Gran (unit)

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The gran ( lat. Granum "grain"), also Grän , is an old unit of measurement of mass . The unit symbol is gr.

Roman gran

The Roman gran - probably a barley grain (with about 0.065 grams; in the Middle Ages for example also a wheat grain with about 0.05 grams) - is the (12 × 576 =) 6912th part of the Roman Libra , or the (16 × 576 =) 9216. Part of the Mina. So it weighed exactly 47  mg .

English grain

The grain is the smallest classical English mass unit and is common to all three English systems common in modern times ( Avoirdupois , Troy and apothecaries' weight ). The usual pound counts 7000  grains , the apothecary and Troy pound exactly 5760  grains . In addition, some traditional units of mass in English colonies were redefined based on the grain , such as the Indian tola as 180 grain.

  • 1 English grain = 64.79891 mg.
  • 1 gram ≈ 15.43236 English grains.

The unit is increasingly being replaced by carats or milligrams. The mass of handguns and handguns, arrowheads and propellant powder in ammunition is still generally given in English grain .

French grain

The French grain was the 9216th part of the French pound. In 1799 the final decimal kilogram was determined to be 18,827.15  French grains . That means a French grain is equivalent to about 53.1148 mg (1 gr. / (18827.15 gr./kg) × 1,000,000 mg / kg).

German Gran

  • The unit of gran was also used for German coin weights . The gold gran was 1/288 Cologne marks . It also weighed sixteen grains. That's about 812 mg. In Grammateus Ayn new kunstlich buech which certainly vnd nimbly learns ... meticulously counting on kauffmanschucks (Nuremberg 1518) it says (E 1b): “Lautter goldt held 24 carats on the line, which carat ains held 4 grains” and in the Meißnischen land vnd Berg-Chronica des Petrus Albinus (1590), p. 126: "a marck fein goldt is 24 carat, one carat is 12 gren, three gren are one gran, 288 gren is a marck fein goldt"
  • In the Nuremberg pharmacist weights , the gran (as elsewhere) is the 20th part of a scruple and the 5760th part of the pharmacist pound, i.e. about 62 mg. As the smallest pharmacist's weight after scruples, the gran appeared for the first time in the 12th century in the antidotarium Nicolai by Nicolaus Salernitanus, who divided the medical weight scruples into 20 grana (grains), and shortly afterwards in the Practica brevis by Johannes Platearius the Younger. In Wirsungs Artzneybuch of 1588 it says (30c): “Gran, you need barley grains heavily for it, are therefore formed Ga. In these, twenty are generally calculated for a scrupel . But because one finds the barley so perfect with Vns, especially that hard thirty, about forty, a scruple because of (= weigh), so it is appropriate that a perfect peppercorn is taken for I Ga, since then twenty even with one Э (ie scrupel) apply "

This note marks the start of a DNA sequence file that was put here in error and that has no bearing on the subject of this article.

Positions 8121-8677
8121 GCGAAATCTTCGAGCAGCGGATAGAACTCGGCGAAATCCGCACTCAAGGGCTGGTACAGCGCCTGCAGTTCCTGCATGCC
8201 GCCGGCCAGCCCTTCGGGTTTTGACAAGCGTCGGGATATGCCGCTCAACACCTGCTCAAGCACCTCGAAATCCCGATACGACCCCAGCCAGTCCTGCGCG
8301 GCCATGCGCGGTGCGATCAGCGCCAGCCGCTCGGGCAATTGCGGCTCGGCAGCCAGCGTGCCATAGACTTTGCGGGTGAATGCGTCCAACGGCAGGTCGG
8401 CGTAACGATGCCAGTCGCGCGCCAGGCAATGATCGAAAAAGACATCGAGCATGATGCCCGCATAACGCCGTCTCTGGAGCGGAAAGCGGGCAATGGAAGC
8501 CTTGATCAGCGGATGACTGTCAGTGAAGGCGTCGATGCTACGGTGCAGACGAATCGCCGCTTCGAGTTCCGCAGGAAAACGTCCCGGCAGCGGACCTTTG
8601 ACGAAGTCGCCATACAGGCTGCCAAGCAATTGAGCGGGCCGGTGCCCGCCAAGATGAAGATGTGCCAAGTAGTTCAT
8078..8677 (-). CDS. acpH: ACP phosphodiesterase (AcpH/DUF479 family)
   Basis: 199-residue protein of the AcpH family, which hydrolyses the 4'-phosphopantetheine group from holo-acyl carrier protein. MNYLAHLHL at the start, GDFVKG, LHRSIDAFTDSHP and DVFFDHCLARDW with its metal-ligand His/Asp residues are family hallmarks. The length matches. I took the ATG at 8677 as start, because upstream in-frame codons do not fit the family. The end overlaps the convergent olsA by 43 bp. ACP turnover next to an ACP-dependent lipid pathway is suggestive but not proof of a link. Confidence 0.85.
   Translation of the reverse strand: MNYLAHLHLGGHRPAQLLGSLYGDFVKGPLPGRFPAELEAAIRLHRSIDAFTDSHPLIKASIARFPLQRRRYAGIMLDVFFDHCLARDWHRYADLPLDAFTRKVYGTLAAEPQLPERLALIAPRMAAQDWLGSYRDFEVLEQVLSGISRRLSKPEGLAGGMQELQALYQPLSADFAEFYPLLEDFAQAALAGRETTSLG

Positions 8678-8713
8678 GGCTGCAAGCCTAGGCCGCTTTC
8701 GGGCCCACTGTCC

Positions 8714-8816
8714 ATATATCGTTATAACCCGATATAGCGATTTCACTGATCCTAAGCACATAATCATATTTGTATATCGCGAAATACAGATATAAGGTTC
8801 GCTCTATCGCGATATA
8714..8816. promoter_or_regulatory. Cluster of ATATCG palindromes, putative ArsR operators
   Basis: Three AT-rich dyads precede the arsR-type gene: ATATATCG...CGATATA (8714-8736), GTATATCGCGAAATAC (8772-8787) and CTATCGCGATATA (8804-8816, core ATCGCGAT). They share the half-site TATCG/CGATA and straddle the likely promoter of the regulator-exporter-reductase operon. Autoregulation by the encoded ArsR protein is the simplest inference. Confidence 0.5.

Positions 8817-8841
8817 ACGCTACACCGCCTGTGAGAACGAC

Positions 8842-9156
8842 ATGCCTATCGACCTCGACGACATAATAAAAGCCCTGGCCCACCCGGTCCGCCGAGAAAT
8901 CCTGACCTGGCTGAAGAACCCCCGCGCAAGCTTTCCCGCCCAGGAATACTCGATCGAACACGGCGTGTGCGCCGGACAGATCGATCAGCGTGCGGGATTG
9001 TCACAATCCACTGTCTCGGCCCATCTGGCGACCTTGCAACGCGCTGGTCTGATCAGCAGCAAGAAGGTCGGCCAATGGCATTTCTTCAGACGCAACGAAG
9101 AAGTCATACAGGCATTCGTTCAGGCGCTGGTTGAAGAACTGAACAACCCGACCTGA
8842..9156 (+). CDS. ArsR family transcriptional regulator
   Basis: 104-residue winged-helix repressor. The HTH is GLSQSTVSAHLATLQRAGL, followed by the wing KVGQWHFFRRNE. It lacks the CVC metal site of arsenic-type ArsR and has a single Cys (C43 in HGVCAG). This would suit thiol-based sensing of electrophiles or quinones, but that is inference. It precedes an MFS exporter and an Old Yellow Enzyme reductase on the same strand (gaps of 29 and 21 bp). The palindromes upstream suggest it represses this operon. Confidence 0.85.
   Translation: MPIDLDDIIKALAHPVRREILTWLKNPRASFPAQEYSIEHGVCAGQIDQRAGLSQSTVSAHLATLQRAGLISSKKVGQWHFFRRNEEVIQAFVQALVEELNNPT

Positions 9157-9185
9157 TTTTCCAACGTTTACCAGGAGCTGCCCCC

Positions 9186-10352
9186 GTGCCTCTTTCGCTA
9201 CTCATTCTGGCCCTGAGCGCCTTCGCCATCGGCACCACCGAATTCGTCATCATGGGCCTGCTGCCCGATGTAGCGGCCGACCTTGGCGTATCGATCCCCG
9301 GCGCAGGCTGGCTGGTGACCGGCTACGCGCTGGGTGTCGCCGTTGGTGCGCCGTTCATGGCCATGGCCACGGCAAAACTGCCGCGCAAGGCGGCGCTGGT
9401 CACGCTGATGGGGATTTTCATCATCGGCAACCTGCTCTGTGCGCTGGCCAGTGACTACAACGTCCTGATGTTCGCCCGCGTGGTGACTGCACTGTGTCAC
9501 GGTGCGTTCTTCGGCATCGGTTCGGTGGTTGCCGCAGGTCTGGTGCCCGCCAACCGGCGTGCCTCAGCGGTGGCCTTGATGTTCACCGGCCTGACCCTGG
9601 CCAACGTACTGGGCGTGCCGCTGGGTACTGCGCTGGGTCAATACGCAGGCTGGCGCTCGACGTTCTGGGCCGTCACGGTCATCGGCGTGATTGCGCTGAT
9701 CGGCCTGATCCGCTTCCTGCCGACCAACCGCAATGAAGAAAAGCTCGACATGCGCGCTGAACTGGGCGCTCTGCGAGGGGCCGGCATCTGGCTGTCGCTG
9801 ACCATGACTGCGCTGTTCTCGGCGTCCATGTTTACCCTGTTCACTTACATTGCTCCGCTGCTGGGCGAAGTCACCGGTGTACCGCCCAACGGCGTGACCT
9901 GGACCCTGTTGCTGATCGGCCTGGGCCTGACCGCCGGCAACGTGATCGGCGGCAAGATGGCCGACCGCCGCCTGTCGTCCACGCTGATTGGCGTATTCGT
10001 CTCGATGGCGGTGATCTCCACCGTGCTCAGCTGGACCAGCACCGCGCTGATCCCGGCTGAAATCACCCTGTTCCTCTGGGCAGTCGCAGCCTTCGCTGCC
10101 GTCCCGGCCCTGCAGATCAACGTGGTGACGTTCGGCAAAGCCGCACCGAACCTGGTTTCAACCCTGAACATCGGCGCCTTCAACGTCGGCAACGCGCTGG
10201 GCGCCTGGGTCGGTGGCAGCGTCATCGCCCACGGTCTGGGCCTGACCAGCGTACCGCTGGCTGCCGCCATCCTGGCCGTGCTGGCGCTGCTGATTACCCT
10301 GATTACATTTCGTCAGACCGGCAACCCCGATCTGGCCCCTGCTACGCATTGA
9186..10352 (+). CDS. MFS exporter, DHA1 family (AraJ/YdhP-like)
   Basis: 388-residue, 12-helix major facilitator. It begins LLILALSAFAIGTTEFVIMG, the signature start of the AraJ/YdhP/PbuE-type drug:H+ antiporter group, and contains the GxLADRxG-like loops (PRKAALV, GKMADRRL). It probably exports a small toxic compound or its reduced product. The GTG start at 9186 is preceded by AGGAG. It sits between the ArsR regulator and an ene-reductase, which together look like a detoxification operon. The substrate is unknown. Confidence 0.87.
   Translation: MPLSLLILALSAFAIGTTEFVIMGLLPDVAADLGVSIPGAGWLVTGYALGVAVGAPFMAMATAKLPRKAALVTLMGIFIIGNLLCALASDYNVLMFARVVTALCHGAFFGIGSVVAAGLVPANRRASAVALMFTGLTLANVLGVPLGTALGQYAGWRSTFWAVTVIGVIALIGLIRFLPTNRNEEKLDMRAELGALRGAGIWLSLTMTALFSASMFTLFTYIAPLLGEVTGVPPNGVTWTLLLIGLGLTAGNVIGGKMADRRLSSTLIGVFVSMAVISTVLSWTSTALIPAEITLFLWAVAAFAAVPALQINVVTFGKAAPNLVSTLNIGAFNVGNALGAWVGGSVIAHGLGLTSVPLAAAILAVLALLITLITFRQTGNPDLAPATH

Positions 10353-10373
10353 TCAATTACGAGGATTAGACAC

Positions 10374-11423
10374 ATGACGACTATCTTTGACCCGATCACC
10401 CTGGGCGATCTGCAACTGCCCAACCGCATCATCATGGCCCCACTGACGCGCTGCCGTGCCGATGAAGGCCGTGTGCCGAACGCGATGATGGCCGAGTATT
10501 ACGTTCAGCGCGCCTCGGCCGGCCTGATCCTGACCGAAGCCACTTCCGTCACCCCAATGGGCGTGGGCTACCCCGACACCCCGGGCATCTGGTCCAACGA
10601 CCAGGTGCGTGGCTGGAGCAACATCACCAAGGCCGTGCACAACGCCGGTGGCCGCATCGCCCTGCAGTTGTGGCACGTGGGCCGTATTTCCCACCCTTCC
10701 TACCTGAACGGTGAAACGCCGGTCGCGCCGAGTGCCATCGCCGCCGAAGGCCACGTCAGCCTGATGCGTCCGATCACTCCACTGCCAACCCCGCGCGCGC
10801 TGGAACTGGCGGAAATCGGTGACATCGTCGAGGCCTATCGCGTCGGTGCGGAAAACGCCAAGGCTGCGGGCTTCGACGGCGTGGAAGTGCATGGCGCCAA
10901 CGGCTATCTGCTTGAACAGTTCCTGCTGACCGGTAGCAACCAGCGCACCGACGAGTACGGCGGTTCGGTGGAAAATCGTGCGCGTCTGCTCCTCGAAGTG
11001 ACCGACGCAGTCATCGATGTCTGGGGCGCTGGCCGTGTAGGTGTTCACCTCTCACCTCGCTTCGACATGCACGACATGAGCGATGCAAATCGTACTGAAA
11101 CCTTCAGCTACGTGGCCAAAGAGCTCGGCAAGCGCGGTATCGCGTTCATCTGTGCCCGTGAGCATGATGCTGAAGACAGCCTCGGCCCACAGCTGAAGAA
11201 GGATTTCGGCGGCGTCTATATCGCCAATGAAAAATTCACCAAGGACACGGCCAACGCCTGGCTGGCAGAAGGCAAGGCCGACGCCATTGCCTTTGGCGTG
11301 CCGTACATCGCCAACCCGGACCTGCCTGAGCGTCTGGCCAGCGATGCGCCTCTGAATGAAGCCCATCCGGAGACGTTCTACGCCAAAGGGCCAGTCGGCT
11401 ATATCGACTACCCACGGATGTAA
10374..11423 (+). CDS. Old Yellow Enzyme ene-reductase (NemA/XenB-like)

• According to Duden , a grain usually weighs around 65 mg. According to the Cologne mark, the (trial) grain accounted for 12.7 mg.
  • Rarely also as length, area and body measurements (probably based on the width of a grain) with different measurements: 1 grain = 1/144 shoe = 2.03 mm (17th century), cf. Fischer, Swabian Dictionary, Vol. III 3, 788 and Wolff, Mathematisches Lexicon (1747), p. 601: “Gran ... in geometry it is in length the toe part of an inch, the hundred part of a shoe, and the thousand part of a rod ... in terms of its area it is the toe part of a belt inch ... in physical terms it is the toe part of a bar inch ... you tend to call a grain a line "

See also


  1. ^ Philip Grierson : Coins of the Middle Ages. Translation into German by Alfred P. Zeller. Munich 1976 (= The World of Coins. Volume 4), p. 314.
  2. Ambler Thompson, Barry N. Taylor: NIST Special Publication 811, 2008 Edition: Guide for the Use of the International System of Units (SI). (PDF) National Institute of Standards and Technology, March 2008, p. 50 , accessed on January 27, 2014 (50 is the page number shown on the page).
  3. In particular, barley grains, wheat grains and rye grains come into question.
  4. See also Carl Külz, E. Külz-Trosse, Jos. Klapper (ed.): The Breslauer Arneibuch. R [hedigeranus] 291 of the city library, part I: text. Dresden 1908 (= monthly sheet of the Goslar CV of natural science and medical associations at German universities. Years 3 and 4), p. 181 (“There are few weights in the area where you have to walk, scrupulus heats, and you have twenty grains of wheat”).
  5. Gundolf Keil : "The best advice is the icker toe can against genomen vte platearise". References to Ypermans Medicine. In: Geneeskunde in nederlandstalige teksten tot 1600. Koninklijke Academie voor Geneeskunde van België, Brussels 2012 (2013), ISBN 978-90-75273-29-8 , pp. 93-137; here: p. 110.
  6. Gran, das. In: Duden. Bibliographisches Institut GmbH, accessed on January 27, 2014 .
  7. Helmut Kahnt, Bernd Knorr: Old dimensions, coins and weights. A lexicon. Bibliographisches Institut, Leipzig 1986, licensed edition Mannheim / Vienna / Zurich 1987, ISBN 3-411-02148-9 , p. 394.